Italy can ask for extradition, but it would just be an embarrassment for them.

And this won't damage judicial relations between the US and Europe. Extradition is already spotty at best between the two continents (see Roman Polanski for one)
It never hurts to ask.

Can we have our drone back? Please?

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Old 02-04-2014, 11:03 AM   #34
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How well do you know him?
Just from what I see and hear in the news, court cases he has been involved in, articles written about him. He is, I thought, a national figure in the legal profession. Do not know him personally
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Old 02-04-2014, 11:50 AM   #35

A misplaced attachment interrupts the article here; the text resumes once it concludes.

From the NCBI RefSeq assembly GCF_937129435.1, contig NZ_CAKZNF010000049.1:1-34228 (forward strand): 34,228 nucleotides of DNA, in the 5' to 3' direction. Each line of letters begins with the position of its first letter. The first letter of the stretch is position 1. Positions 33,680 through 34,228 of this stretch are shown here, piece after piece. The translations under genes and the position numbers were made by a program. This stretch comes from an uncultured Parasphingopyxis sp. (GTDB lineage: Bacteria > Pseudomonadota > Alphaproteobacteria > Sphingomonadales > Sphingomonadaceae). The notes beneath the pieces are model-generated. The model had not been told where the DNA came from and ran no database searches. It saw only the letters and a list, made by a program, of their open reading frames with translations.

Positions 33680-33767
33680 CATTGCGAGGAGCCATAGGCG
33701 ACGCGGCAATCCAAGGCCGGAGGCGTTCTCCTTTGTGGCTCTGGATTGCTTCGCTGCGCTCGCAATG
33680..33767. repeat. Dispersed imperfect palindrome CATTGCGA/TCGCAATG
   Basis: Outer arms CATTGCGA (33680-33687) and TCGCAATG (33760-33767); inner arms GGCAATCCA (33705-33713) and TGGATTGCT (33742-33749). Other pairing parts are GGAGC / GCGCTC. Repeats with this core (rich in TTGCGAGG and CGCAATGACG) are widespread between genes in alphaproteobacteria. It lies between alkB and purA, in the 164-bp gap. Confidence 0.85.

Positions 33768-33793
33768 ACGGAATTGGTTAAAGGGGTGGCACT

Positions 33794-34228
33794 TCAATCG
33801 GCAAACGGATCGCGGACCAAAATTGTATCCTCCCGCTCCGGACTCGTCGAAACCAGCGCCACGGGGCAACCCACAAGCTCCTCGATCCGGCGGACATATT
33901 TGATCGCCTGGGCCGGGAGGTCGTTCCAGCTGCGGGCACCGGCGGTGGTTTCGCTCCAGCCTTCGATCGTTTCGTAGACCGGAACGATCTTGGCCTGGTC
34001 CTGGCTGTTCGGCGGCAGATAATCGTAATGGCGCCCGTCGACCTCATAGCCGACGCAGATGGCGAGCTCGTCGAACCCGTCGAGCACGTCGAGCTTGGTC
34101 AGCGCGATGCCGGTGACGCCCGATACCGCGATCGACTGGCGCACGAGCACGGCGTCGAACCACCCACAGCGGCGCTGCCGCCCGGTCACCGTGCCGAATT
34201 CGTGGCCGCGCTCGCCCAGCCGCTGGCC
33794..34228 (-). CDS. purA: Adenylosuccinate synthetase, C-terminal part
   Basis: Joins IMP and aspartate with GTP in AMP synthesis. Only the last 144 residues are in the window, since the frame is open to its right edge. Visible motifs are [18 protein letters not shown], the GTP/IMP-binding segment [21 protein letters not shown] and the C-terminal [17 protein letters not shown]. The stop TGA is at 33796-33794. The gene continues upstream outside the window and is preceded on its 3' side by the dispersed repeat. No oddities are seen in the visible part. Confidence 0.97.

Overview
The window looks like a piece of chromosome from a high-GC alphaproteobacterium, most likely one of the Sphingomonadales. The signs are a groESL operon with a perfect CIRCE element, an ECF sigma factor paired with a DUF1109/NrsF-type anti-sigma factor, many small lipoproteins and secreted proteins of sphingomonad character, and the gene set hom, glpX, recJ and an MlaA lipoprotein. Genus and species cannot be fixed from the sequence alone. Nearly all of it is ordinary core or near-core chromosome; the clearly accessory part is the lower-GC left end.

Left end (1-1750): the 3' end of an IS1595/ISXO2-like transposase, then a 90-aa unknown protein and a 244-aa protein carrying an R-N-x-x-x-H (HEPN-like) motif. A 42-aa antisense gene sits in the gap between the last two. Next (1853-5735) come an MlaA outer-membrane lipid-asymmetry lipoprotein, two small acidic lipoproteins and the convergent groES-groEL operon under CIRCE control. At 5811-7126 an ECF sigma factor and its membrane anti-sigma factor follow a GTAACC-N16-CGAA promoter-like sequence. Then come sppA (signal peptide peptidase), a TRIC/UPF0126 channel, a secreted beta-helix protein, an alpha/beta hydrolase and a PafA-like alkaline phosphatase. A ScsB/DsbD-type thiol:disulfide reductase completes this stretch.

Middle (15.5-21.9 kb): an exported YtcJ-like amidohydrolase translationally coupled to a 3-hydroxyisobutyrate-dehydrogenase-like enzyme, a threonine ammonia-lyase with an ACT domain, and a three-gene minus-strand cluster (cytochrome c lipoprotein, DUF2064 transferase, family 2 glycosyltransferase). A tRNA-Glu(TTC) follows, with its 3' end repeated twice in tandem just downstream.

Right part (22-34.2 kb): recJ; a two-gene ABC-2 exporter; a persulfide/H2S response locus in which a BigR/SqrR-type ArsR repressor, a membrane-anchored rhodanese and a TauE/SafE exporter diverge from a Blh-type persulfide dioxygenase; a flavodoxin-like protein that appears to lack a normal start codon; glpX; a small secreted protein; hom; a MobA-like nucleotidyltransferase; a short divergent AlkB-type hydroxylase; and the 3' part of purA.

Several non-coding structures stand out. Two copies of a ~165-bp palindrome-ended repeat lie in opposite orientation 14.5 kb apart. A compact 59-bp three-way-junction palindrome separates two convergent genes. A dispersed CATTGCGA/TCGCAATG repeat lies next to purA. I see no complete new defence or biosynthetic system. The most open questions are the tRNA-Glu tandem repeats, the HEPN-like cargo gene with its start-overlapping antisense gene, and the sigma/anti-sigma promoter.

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I wouldn't. They tried and convicted her, then they acquitted her. Now they convicted her again. If she were tried here she probably would've been acquitted and that's if she was even prosecuted. Furthermore, someone already stated that here in the states that's double jeopardy.

The precedent would be don't fvuck up cases, then acquit people only to send them home, then later expect their home country to extradite them because you changed your mind. The Italian courts can fvuck themselves.


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That's fine. The next time one of those brown gentlemen that scream 'death to america' all day long get arrested, they won't extend us the same courtesy.
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Old 02-04-2014, 12:18 PM   #36